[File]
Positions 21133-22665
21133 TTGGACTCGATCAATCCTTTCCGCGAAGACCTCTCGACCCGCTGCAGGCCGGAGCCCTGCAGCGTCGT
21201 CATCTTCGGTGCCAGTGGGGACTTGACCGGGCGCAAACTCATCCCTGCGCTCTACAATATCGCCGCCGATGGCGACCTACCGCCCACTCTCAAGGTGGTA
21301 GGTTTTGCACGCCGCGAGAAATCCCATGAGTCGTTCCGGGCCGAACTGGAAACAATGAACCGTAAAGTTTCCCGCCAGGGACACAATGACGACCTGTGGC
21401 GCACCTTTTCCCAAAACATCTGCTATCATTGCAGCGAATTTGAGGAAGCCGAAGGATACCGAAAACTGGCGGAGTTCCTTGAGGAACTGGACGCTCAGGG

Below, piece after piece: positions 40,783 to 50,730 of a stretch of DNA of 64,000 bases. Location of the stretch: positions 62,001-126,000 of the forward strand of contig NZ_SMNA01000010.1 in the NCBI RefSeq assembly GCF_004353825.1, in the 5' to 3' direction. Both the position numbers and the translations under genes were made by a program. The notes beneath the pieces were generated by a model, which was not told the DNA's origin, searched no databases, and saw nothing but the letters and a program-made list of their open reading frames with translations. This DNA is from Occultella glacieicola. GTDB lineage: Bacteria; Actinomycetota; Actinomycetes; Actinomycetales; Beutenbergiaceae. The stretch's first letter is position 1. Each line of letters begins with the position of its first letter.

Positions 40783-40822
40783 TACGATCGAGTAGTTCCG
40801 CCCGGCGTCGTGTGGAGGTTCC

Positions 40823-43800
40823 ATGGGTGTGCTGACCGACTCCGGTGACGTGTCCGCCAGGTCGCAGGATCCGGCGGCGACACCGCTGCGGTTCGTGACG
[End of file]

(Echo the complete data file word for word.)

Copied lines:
Positions 21133-22665
21133 TTGGACTCGATCAATCCTTTCCGCGAAGACCTCTCGACCCGCTGCAGGCCGGAGCCCTGCAGCGTCGT
21201 CATCTTCGGTGCCAGTGGGGACTTGACCGGGCGCAAACTCATCCCTGCGCTCTACAATATCGCCGCCGATGGCGACCTACCGCCCACTCTCAAGGTGGTA
21301 GGTTTTGCACGCCGCGAGAAATCCCATGAGTCGTTCCGGGCCGAACTGGAAACAATGAACCGTAAAGTTTCCCGCCAGGGACACAATGACGACCTGTGGC
21401 GCACCTTTTCCCAAAACATCTGCTATCATTGCAGCGAATTTGAGGAAGCCGAAGGATACCGAAAACTGGCGGAGTTCCTTGAGGAACTGGACGCTCAGGG

Below, piece after piece: positions 40,783 to 50,730 of a stretch of DNA of 64,000 bases. Location of the stretch: positions 62,001-126,000 of the forward strand of contig NZ_SMNA01000010.1 in the NCBI RefSeq assembly GCF_004353825.1, in the 5' to 3' direction. Both the position numbers and the translations under genes were made by a program. The notes beneath the pieces were generated by a model, which was not told the DNA's origin, searched no databases, and saw nothing but the letters and a program-made list of their open reading frames with translations. This DNA is from Occultella glacieicola. GTDB lineage: Bacteria; Actinomycetota; Actinomycetes; Actinomycetales; Beutenbergiaceae. The stretch's first letter is position 1. Each line of letters begins with the position of its first letter.

Positions 40783-40822
40783 TACGATCGAGTAGTTCCG
40801 CCCGGCGTCGTGTGGAGGTTCC

Positions 40823-43800
40823 ATGGGTGTGCTGACCGACTCCGGTGACGTGTCCGCCAGGTCGCAGGATCCGGCGGCGACACCGCTGCGGTTCGTGACG